A veritable tactical advantage, drones represent an extension of the warship, and are an essential component for the success of a naval force’s missions. Whether airborne, underwater or water-borne, naval drones allow the fleet’s operational capacities to be increased: they extend the potential for surveillance and intervention.
I4® Drone is the mission system for naval drones designed and developed by DCNS for an end to end management of drone missions, covering three key phases: mission readiness, data deployment and treatment, mission retrieval and restitution. I4® Drone enables the monitoring of naval drones operations across every environment: in the air, on the surface and under water. Onboard a surface ship or a submarine, this system can also be deployed over a land based commandment centre. Thanks to I4® Drone, drone mission management is made easier amongst combined and inter-ally forces gaining in efficiency and increasing ship and drone interoperability.
Capitalising on its experience of autonomous underwater vehicles, DCNS is developing a new line of drone products based on a torpedo format. The D-19 family of drones has been designed on the basis of a modular vehicle architecture allowing the performance of mission profiles suited to the payloads carried.
In parallel, DCNS is developing innovative solutions to allow deployment and recovery (homing and docking) of an underwater drone in complete safety. In particular, DCNS has designed an autonomous homing/docking station allowing induction-based drone recharging, data upload via secure underwater Wi-Fi, an acoustic data link for drone guidance and a system allowing the re-deployment of the drone in complete safety. Sea trials of this station started in October 2016.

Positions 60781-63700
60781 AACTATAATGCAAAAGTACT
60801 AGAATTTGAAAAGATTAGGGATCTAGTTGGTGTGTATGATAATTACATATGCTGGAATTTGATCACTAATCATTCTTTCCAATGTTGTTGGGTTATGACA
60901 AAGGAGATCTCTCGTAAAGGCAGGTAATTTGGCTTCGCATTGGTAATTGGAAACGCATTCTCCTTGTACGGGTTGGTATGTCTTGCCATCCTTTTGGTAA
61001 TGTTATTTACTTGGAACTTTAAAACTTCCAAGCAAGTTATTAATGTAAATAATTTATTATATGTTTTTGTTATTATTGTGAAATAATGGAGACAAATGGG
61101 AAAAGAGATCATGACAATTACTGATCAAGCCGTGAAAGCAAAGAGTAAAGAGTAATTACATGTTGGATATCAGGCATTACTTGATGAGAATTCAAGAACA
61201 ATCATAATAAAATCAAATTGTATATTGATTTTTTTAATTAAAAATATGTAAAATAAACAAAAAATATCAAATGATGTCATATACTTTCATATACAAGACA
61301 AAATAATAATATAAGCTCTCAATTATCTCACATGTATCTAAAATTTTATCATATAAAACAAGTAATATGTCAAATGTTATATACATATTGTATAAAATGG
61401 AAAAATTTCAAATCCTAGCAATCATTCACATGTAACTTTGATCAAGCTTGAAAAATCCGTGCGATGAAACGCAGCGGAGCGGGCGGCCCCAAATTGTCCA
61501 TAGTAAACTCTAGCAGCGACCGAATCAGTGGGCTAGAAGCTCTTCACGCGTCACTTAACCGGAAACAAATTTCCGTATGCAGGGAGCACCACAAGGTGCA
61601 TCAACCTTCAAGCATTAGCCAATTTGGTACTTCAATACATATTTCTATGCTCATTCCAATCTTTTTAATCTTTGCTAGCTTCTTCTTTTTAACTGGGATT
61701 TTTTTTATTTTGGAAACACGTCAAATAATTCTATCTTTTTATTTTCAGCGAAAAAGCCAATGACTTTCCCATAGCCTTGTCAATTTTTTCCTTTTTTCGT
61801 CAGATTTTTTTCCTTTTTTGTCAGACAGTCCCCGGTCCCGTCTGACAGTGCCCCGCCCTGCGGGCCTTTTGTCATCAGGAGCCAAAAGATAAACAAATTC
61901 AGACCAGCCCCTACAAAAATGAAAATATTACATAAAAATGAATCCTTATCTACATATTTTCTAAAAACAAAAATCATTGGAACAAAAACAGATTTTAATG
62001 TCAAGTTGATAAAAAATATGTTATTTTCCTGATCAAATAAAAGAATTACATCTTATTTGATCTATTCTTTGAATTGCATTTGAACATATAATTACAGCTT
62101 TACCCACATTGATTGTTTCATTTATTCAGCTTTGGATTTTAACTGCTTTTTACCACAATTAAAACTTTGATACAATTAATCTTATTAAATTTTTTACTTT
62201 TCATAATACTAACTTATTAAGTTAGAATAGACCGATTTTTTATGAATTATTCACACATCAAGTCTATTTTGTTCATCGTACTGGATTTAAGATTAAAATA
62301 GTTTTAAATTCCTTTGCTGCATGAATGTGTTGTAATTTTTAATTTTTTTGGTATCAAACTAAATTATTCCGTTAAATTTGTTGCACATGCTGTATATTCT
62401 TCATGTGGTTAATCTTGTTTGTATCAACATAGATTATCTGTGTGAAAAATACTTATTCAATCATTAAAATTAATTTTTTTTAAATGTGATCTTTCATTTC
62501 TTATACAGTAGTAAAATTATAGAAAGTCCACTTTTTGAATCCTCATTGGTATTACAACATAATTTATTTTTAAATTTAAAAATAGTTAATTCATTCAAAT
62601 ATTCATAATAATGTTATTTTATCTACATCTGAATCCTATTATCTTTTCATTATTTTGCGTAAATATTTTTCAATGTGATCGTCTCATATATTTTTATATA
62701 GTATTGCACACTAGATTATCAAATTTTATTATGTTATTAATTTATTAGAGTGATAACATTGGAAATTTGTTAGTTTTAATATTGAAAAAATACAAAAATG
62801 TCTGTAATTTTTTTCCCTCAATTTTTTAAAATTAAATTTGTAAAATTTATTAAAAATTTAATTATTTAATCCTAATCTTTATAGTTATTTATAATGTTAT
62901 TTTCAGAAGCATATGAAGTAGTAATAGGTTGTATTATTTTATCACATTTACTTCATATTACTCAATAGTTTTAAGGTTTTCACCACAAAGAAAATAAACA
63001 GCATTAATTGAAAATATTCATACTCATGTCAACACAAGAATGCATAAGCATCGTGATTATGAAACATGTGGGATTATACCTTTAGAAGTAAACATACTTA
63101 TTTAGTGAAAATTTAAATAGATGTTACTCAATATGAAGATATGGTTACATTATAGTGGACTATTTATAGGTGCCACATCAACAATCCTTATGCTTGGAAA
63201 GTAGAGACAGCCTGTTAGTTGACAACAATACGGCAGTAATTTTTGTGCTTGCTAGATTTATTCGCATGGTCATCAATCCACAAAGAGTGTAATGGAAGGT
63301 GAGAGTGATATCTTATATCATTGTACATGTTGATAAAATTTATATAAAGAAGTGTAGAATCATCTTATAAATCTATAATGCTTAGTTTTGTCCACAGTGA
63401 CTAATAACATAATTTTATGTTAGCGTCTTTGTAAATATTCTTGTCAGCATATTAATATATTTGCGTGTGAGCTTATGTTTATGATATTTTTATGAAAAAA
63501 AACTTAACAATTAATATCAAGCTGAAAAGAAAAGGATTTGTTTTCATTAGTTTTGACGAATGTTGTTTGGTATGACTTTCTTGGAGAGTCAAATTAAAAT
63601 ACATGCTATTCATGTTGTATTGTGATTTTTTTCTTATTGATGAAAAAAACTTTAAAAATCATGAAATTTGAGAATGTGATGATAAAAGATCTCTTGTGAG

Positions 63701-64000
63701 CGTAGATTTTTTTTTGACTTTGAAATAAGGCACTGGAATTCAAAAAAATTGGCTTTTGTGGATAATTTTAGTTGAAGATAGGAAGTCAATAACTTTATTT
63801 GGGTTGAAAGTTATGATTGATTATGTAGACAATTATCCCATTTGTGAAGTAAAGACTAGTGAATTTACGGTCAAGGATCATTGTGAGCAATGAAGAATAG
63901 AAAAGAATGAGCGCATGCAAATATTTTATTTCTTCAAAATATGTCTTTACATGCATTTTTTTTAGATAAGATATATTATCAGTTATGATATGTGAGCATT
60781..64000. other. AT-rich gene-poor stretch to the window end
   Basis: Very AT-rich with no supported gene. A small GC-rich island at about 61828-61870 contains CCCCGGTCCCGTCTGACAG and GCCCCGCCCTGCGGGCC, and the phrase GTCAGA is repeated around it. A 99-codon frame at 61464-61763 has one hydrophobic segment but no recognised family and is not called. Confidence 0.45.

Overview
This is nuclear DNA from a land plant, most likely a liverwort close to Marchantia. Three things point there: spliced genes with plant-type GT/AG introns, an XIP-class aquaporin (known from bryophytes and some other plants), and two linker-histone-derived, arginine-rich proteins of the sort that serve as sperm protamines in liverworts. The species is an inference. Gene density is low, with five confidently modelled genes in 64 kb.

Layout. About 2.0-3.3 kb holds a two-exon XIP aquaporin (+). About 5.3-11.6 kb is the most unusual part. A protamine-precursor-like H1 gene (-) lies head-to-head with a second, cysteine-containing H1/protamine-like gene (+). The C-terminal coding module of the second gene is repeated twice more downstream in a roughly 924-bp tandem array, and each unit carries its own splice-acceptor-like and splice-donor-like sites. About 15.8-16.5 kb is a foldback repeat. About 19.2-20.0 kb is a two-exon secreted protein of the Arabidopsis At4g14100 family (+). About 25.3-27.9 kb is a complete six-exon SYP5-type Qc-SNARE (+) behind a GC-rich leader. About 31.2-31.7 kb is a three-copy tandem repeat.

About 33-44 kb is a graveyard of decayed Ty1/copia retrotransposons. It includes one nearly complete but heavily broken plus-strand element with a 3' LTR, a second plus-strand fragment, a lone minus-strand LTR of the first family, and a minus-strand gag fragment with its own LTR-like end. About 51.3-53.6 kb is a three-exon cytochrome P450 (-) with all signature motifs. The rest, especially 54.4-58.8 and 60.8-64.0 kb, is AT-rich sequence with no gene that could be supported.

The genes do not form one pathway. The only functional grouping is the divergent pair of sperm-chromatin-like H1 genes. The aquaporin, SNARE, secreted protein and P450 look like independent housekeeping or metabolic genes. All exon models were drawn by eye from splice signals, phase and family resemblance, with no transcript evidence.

DCNS is developing HEUDYP, a support system for drone pilots dedicated to the take-off/landing phases, and designed by DCNS in partnership with CLARTE. DCNS proposes an innovative system, based on feedback from the French Navy, intended to provide the pilot with aerology and deck-movement information (roll/pitch), in addition to his field of view, to assist in taking the right decisions to deploy and recover the drone in complete safety. Augmented-reality information is displayed on a helmet visor via an easy-to-use man-machine interface. Furthermore, the helmet is equipped with a communication system that allows the pilot to talk with the crew in real time.
For DCNS, drones are organic systems within the combat vessel, at the disposal of the vessel’s commanding officer. Remote sensors for the combat system, their missions are managed via the combat-management system of each vessel for greater real-time effectiveness in support of naval actions. DCNS is developing systems for the deployment and integration of drones so that they can carry out missions over even greater distances and longer periods to the advantage of the vessel. These actions take place in an interoperable environment with increased system digitalisation, for which the notion of drone networks requires the implementation of cyber-security solutions, for the improved protection of data and communication lines between drones and vessels.
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